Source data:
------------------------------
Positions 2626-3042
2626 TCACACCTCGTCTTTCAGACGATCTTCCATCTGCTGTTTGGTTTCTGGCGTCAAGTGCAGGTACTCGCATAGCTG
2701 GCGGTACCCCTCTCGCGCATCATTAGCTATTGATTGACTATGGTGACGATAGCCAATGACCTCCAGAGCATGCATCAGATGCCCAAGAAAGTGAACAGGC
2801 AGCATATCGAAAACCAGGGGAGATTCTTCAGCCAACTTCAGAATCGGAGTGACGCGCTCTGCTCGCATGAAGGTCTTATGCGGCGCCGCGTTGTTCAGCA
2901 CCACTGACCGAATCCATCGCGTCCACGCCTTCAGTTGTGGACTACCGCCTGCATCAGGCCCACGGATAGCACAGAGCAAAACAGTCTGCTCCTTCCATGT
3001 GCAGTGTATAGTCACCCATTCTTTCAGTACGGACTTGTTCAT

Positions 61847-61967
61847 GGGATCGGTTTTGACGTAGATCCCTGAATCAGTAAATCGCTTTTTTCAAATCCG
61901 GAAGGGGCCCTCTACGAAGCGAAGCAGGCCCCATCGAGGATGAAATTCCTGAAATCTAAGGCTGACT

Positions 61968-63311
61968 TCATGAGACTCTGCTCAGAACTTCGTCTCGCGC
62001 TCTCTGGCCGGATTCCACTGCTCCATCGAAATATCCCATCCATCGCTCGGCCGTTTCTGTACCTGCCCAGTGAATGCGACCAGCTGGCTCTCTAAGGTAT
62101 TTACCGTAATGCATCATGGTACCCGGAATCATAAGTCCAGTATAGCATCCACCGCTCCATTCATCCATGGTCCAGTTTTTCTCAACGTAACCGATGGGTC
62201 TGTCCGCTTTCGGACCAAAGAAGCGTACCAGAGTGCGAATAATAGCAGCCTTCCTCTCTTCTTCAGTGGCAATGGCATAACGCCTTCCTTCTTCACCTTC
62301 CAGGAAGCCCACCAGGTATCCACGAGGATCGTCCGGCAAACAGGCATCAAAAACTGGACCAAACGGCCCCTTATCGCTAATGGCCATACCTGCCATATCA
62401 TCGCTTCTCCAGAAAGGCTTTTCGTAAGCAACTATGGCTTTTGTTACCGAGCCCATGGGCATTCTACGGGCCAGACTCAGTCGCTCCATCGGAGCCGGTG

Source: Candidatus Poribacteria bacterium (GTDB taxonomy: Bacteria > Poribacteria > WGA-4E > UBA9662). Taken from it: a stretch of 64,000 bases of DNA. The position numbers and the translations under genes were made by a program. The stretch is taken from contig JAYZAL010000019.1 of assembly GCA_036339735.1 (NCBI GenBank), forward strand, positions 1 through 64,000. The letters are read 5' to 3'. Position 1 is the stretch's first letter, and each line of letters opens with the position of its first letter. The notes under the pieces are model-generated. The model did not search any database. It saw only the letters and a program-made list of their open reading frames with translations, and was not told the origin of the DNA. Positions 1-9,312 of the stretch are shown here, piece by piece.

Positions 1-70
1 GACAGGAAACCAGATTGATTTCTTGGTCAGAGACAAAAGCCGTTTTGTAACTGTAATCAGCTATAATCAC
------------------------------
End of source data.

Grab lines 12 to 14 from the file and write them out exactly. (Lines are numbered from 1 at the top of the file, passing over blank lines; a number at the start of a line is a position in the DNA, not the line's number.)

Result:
62001 TCTCTGGCCGGATTCCACTGCTCCATCGAAATATCCCATCCATCGCTCGGCCGTTTCTGTACCTGCCCAGTGAATGCGACCAGCTGGCTCTCTAAGGTAT
62101 TTACCGTAATGCATCATGGTACCCGGAATCATAAGTCCAGTATAGCATCCACCGCTCCATTCATCCATGGTCCAGTTTTTCTCAACGTAACCGATGGGTC
62201 TGTCCGCTTTCGGACCAAAGAAGCGTACCAGAGTGCGAATAATAGCAGCCTTCCTCTCTTCTTCAGTGGCAATGGCATAACGCCTTCCTTCTTCACCTTC